NASA's Psyche asteroid mission is back on track after a one-year delay

One estimate suggests the 16 Psyche asteroid contains $18 quintillion in heavy metals.
Chris Young
An artist's impression of NASA's Psyche spacecraft.
An artist's impression of NASA's Psyche spacecraft.

NASA / JPL-Caltech / ASU 

NASA's Psyche spacecraft launch is back on track and is expected to launch in October, following an independent review process kickstarted by last year's delay to the mission.

The Psyche mission had been scheduled to launch in October last year, but a problem with the spacecraft's software postponed the launch.

Now, NASA is once again preparing to launch the spacecraft to the asteroid the mission is named after, 16 Psyche. Scientists have estimated it may contain more than the global economy's worth of heavy metals.

Review panel points to "high" probability of Psyche mission success

Following the delay of the Psyche mission last year, NASA's Science Mission Directorate and the agency's Jet Propulsion Laboratory (JPL), which manages the Psyche mission, convened an independent review. That review found that several issues, including workforce and management problems, were responsible for the delay.

Now, NASA has posted the results of a follow-up review, which assessed NASA's progress in implementing the fixes recommended by the independent review panel. NASA posted the new results, which were presented to the space agency on May 30, showing that the Psyche mission is in a much better position than last year.

"The IRB believes the response to our Psyche project and JPL institution findings and recommendations to be excellent," retired aerospace executive A. Thomas Young, who led the IRB, explained during a press conference on Monday, June 5. "We believe that Psyche is on a positive course for an October 2023 launch," he added. "We believe the 2023 launch readiness date is credible, and the overall probability of mission success is high."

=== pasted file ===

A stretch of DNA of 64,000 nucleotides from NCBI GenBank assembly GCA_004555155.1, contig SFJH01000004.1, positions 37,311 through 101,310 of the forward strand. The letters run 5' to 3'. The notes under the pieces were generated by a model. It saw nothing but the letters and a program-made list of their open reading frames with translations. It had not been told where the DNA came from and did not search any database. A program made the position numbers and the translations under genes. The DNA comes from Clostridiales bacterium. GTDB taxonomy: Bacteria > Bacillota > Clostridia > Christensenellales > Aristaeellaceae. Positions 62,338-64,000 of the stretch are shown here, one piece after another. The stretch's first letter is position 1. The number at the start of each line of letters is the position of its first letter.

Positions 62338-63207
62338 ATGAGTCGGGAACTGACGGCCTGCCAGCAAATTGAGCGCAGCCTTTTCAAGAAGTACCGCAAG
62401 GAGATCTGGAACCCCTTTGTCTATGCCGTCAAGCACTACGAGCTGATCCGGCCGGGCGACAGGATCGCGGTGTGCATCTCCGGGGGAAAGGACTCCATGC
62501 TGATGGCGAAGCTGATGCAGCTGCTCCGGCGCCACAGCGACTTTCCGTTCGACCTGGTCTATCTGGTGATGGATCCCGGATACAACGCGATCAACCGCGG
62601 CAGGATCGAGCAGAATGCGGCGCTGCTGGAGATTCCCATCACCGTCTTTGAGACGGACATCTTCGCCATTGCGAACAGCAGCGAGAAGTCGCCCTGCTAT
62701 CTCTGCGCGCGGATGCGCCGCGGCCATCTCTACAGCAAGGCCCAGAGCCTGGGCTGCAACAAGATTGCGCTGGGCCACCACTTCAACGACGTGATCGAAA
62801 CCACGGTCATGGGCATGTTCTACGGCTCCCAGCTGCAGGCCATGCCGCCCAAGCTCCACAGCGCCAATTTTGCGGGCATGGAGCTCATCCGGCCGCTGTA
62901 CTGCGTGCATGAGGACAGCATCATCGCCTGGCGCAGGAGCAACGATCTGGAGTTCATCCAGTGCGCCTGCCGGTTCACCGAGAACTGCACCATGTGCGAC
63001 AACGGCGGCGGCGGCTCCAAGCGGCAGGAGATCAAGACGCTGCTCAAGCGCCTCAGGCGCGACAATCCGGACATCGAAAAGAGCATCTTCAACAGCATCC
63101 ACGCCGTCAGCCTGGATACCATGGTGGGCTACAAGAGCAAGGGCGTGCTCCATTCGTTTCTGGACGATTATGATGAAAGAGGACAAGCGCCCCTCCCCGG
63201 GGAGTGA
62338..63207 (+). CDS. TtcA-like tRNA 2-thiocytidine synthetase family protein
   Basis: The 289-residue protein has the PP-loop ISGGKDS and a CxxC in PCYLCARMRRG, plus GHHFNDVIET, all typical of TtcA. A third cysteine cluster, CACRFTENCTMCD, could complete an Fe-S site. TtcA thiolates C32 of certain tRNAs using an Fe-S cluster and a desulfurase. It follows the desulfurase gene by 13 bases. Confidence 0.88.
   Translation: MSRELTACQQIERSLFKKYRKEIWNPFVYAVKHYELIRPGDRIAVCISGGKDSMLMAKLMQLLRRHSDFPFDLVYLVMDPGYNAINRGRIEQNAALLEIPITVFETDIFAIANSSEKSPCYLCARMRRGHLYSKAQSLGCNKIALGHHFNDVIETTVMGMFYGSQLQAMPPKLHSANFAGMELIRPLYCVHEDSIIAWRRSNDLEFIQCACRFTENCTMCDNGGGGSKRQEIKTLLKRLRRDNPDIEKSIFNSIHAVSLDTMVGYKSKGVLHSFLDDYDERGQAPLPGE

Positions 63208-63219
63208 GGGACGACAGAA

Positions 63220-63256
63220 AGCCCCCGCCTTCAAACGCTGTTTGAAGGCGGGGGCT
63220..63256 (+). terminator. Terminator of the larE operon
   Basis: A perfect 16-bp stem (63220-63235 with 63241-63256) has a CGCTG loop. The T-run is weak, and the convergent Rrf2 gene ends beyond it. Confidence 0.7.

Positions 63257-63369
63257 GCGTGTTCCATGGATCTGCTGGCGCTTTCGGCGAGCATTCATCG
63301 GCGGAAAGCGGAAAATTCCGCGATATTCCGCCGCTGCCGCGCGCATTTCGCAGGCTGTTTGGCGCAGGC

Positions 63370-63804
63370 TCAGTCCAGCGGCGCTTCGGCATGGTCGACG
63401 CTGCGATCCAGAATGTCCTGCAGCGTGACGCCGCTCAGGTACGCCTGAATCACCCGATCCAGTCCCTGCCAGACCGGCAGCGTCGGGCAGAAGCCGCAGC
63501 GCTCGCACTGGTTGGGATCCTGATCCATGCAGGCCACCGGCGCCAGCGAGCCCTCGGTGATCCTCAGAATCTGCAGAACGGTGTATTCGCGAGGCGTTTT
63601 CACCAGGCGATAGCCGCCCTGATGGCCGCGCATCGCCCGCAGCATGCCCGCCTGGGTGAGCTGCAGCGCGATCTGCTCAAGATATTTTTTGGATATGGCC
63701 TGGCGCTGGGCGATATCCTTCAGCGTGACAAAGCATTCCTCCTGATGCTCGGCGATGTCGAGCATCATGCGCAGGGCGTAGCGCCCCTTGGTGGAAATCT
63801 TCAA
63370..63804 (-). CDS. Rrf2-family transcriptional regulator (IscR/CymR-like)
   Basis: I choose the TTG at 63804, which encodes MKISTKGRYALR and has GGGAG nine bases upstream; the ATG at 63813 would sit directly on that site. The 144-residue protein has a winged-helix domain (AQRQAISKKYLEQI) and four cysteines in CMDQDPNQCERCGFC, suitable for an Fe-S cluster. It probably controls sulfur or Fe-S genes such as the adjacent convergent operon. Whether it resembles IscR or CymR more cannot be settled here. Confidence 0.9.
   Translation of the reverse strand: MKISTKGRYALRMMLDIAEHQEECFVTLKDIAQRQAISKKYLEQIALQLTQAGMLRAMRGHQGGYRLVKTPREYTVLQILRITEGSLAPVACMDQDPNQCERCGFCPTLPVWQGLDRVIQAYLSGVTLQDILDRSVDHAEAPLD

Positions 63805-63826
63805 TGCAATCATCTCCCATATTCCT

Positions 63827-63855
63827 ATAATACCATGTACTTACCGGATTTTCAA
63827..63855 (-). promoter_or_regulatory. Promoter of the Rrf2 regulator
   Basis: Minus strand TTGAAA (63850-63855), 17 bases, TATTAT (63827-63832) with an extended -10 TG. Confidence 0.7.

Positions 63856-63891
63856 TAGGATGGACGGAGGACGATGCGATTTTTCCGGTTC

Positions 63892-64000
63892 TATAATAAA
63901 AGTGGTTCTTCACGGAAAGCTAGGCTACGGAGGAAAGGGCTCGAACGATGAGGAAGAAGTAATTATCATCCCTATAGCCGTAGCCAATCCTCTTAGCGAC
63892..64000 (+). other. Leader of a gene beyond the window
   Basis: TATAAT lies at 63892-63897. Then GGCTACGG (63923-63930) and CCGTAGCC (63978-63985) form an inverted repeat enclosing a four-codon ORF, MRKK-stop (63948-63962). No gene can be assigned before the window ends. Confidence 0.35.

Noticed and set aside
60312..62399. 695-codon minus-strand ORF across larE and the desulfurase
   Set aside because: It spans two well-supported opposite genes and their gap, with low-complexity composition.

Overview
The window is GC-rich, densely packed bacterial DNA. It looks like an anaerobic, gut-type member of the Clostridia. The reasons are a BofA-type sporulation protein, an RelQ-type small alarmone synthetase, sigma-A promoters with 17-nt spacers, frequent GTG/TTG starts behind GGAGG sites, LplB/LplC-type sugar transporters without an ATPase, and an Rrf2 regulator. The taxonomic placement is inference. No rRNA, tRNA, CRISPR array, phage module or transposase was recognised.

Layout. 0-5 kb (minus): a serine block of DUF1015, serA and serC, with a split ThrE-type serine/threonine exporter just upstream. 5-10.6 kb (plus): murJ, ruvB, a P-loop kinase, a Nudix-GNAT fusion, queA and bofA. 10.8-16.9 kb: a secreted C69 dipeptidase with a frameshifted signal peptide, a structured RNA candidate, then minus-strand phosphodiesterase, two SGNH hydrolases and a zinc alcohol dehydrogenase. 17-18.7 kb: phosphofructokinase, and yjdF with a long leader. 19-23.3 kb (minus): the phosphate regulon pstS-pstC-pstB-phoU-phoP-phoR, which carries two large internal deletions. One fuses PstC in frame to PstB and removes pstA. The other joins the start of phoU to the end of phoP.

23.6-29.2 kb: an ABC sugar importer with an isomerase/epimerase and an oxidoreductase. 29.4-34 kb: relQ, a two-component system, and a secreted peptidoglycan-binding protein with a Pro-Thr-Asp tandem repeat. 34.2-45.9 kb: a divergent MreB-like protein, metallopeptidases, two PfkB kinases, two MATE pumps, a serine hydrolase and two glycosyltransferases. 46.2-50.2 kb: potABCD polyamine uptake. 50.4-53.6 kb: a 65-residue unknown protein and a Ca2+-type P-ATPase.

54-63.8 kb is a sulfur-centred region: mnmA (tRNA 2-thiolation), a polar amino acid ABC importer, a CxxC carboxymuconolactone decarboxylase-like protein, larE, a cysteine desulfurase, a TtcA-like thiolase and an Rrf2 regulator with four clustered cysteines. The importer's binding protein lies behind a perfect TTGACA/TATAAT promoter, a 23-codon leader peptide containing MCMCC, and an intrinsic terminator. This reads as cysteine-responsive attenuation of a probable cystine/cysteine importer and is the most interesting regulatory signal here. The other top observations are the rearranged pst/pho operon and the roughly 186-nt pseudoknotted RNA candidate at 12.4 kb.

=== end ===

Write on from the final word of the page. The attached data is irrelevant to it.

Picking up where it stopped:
Space mining companies, such as AstroForge, which recently launched a test satellite into orbit, will be keeping a keen eye on the mission. Psyche could prove that there is an abundance of wealth ready to be mined on our cosmic doorstep. However, some scientists have argued against the estimation that 16 Psyche contains $700 quintillion in heavy metals.

NASA's Psyche asteroid mission is back on track after a one-year delay
An artist's illustration of the Psyche spacecraft.

The mission will also investigate whether 16 Psyche is a "partial core of a shattered planetesimal — a small world the size of a city or small country that is the first building block of a planet," according to NASA's mission description.

NASA's Psyche delay impacts Venus probe plans

Last year's delay still had a significant negative impact on the mission, however. If Psyche had launched last year, it would have reached its target asteroid in the main asteroid belt between Mars and Jupiter in early 2026. Now, even if it does launch this year, it will arrive in August 2029. That's because the spacecraft will now have to take a different path based on the alignment of the planets.

NASA's VERITAS Venus probe mission also seems to have been indirectly impacted by the delay. The VERITAS mission's launch has been pushed back from 2027 to no earlier than 2031, and we now know this may be partly due to the extra work that had to be carried out on Psyche.

"What happened with VERITAS is, it didn't ramp up as expected, and Psyche stayed ramped up longer," JPL Director Laurie Leshin stated at the same press conference. "Psyche has been staffed for most of this year at about 160 JPLers," she added. "And some of those may have gone off to work VERITAS if [Psyche had] launched, but I'm not certain of those numbers."

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